practice guidelines for quality palliative care, 3rd ed. 2013. Available at: http://www.nationalconsensusproject.org. Accessed April 18, 2017. 10. Smith S, et al. Evidence on the cost effectiveness of palliative care: A literature review. Palliat Med. 2014;28(2):130-150. 11. Temel J, Greer J, Muzikansky A, et al. Early palliative care for patients with metastatic non-small cell lung cancer. NEJM. 2010;363:733-742. 12. Toevs CC. Palliative medicine in the surgical intensive care unit and trauma. Surg (...) Palliative Care ACS TQIP PALLIATIVE CARE BEST PRACTICES GUIDELINES Table of Contents Introduction 3 Interdisciplinary Palliative Care Team 5 Essential Components of Palliative Care 6 Breaking Bad News 9 Palliative Care Assessment 12 Goals of Care Conversation 19 End-of-Life Care 21 Special Considerations for Geriatric Patients 23 Special Considerations for Pediatric Patients 25 Special Considerations for Spinal Cord Injury 26 Special Considerations for Traumatic Brain Injury 27 Supporting

2017 American College of Surgeons

10. Palliative Care for the Patient with Incurable Cancer or Advanced Disease: Part 3: Grief and Bereavement

Palliative Care for the Patient with Incurable Cancer or Advanced Disease: Part 3: Grief and Bereavement Guidelines & Protocols Advisory Committee Palliative Care for the Patient with Incurable Cancer or Advanced Disease Part 3: Grief and Bereavement Effective Date: February 22, 2017 Scope This guideline addresses the needs of adult patients with incurable cancer or advanced disease (but can be useful for adults dying of any cause), as well as the needs of their caregivers or family, including (...) contacting the Physician Health Program. Refer to Associated Document: Resource Guide for Patients and Caregivers. BCGuidelines.ca: Palliative Care for the Patient with Incurable Cancer or Advanced Disease 2 Part 3: Grief and Bereavement (2017) Grief } Assessment of Grief • Consider using the Adult Attitudes to Grief Scale 3 (Appendix A: Adult Attitudes to Grief Scale – Patient Handout, Practitioner Score Sheet, and Protocol for Use). The Adult Attitudes to Grief Scale is a brief, self-reported, evidence

2017 Clinical Practice Guidelines and Protocols in British Columbia

11. Palliative Care for Adults

Palliative Care for Adults Sixth Edition January 2020 www.icsi.org Copyright © 2020 by Institute for Clinical Systems Improvement 1 Health Care Guideline: Palliative Care for Adults Text in blue in this algorithm indicates a linked corresponding annotation. Does patient choose hospice, and is hospice available? Patient presents with new or established diagnosis of a serious illness Initiate palliative care discussion 1 Assess patient’s palliative care needs based on the speci?ed domains (...) of palliative care 2 Does patient meet hospice criteria? yes yes Social aspects of care Psychological and psychiatric aspects of care Spiritual aspects of care Ethical and legal aspects of care Cultural aspects of care Physical aspects of care 4 5 6 7 8 9 Develop or revise palliative care plan and establish goals of care through the process of shared decision-making 10 Implement palliative care plan Through periodic reassessment, is the care plan meeting the patient’s needs? no yes Remission or resolution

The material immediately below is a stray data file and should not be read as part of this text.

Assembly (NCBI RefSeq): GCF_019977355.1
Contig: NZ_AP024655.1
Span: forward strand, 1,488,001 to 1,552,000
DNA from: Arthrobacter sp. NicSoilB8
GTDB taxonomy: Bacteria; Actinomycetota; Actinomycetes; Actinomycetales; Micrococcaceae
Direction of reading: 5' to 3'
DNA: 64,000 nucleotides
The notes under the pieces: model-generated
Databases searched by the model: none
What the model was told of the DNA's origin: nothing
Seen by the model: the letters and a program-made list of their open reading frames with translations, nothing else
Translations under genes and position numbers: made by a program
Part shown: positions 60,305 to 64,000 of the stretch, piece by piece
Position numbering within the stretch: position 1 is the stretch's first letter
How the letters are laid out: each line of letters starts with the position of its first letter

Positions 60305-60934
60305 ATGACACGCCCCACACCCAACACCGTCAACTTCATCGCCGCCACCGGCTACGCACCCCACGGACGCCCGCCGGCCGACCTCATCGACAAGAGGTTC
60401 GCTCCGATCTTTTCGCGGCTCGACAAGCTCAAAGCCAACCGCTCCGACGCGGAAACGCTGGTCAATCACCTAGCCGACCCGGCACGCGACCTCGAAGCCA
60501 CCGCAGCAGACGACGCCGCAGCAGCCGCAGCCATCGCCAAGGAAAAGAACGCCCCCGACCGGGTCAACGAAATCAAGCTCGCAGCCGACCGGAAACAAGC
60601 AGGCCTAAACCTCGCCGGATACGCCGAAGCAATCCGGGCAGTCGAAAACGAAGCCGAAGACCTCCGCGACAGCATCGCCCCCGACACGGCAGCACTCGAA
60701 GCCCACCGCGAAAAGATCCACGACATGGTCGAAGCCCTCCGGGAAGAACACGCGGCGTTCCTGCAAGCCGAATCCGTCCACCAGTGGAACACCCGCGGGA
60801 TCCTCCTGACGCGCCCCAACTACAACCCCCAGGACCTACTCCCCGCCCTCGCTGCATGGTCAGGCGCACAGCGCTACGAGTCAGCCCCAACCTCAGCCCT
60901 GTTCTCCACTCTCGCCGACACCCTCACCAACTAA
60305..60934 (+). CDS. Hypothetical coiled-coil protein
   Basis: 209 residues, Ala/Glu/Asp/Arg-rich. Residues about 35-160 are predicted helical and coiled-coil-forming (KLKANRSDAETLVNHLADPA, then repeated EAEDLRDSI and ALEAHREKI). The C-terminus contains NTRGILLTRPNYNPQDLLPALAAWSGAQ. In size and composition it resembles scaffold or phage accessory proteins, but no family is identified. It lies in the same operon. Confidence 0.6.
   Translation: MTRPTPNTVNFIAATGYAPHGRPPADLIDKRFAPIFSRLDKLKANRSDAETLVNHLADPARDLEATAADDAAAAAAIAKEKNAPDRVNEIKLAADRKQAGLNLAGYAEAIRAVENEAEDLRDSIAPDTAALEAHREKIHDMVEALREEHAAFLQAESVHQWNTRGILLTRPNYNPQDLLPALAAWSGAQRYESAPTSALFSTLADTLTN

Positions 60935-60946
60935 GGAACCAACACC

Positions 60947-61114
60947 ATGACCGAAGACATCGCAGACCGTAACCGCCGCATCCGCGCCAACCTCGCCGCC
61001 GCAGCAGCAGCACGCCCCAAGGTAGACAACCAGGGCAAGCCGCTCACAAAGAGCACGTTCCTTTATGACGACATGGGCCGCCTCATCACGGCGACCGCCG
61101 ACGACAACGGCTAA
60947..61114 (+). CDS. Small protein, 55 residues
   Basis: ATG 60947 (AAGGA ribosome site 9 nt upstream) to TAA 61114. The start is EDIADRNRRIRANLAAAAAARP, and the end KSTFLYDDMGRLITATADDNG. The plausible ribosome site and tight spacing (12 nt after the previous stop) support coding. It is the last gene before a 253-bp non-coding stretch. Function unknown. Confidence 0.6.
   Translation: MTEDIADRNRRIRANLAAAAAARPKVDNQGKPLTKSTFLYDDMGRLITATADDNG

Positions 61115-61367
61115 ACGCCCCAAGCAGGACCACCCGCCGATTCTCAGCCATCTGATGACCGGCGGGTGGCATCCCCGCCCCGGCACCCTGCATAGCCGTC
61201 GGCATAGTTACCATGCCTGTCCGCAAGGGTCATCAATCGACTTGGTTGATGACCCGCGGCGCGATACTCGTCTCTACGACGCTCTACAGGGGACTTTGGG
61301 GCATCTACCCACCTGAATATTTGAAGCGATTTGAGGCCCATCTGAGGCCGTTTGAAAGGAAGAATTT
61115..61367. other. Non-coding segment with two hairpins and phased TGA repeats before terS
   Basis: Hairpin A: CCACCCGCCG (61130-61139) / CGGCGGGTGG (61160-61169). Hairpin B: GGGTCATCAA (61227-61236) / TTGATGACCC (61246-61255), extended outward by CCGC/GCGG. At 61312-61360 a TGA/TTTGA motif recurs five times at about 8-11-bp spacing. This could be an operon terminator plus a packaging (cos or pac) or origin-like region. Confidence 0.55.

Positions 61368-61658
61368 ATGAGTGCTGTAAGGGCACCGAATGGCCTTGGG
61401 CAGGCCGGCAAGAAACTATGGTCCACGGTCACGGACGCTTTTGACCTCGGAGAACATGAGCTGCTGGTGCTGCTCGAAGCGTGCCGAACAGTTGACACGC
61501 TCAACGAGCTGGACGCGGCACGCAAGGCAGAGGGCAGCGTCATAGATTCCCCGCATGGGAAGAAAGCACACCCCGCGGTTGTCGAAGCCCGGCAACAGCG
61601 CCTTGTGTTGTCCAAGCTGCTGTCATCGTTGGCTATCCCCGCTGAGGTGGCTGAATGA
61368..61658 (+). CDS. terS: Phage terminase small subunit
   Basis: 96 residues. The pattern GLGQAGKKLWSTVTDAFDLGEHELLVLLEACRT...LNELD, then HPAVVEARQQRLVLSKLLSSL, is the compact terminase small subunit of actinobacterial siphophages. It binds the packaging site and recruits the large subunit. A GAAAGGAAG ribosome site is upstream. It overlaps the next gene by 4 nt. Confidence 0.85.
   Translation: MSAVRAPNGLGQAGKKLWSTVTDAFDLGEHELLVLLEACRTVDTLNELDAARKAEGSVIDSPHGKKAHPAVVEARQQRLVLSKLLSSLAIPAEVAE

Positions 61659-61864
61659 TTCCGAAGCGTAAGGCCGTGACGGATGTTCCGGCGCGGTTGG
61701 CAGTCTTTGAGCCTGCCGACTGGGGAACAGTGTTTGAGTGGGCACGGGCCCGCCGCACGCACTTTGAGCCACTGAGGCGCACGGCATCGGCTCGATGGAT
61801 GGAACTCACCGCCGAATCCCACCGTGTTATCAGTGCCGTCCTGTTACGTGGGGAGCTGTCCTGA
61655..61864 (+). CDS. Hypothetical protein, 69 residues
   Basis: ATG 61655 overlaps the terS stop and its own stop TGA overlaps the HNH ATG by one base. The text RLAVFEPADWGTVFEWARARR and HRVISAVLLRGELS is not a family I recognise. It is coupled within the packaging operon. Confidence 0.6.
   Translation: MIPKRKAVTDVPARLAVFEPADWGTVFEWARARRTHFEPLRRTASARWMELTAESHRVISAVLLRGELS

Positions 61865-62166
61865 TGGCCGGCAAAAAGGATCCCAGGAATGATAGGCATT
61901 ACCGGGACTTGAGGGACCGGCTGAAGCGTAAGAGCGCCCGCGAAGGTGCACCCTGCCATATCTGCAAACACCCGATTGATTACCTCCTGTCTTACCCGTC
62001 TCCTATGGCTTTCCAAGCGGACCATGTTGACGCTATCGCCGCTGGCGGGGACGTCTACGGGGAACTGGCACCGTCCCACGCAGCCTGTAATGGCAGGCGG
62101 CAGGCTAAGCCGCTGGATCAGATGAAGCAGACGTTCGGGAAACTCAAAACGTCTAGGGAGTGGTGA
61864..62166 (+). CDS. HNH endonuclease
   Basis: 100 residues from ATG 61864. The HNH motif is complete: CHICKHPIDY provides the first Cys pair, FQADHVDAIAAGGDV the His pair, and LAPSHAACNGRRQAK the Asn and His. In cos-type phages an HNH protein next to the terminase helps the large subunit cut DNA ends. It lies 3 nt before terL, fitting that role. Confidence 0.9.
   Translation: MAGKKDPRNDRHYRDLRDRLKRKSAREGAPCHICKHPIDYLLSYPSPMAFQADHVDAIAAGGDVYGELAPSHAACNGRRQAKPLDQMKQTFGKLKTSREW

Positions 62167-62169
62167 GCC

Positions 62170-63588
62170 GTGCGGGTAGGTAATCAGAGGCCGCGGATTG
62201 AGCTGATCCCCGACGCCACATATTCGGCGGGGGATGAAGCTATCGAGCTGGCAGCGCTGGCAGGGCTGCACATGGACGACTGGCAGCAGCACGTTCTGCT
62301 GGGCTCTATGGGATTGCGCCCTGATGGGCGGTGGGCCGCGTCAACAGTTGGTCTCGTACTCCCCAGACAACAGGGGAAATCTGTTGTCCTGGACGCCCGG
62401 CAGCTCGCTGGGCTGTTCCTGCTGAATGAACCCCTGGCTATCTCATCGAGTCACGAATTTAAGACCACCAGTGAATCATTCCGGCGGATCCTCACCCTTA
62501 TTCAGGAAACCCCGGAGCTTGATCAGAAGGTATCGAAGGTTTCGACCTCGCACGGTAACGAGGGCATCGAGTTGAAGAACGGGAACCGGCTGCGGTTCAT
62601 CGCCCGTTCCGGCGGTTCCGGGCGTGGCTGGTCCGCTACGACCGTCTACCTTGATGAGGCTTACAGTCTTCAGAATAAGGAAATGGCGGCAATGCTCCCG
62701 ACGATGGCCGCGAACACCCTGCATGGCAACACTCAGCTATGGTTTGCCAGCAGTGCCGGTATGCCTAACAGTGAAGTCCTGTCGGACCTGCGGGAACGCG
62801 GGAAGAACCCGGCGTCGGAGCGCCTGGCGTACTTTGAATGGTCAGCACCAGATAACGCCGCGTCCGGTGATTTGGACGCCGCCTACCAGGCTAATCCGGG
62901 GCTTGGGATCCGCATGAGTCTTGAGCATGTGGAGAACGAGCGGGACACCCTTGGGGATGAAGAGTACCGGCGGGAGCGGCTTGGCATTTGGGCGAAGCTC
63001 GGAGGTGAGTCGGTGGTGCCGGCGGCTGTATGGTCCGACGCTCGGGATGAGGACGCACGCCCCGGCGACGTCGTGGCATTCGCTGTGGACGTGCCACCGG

2020 Institute for Clinical Systems Improvement

12. Integration of Palliative Care Into Standard Oncology Care Full Text available with Trip Pro

Integration of Palliative Care Into Standard Oncology Care Integration of Palliative Care Into Standard Oncology Care: American Society of Clinical Oncology Clinical Practice Guideline Update | Journal of Clinical Oncology Search in: Menu Article Tools ASCO SPECIAL ARTICLE Article Tools OPTIONS & TOOLS COMPANION ARTICLES No companion articles ARTICLE CITATION DOI: 10.1200/JCO.2016.70.1474 Journal of Clinical Oncology - published online before print October 31, 2016 PMID: Integration (...) of Palliative Care Into Standard Oncology Care: American Society of Clinical Oncology Clinical Practice Guideline Update x Betty R. Ferrell , x Jennifer S. Temel , x Sarah Temin , x Erin R. Alesi , x Tracy A. Balboni , x Ethan M. Basch , x Janice I. Firn , x Judith A. Paice , x Jeffrey M. Peppercorn , x Tanyanika Phillips , x Ellen L. Stovall , x Camilla Zimmermann , and x Thomas J. Smith Betty R. Ferrell, City of Hope Medical Center, Duarte, CA; Jennifer S. Temel and Jeffrey M. Peppercorn, Massachusetts

2016 American Society of Clinical Oncology Guidelines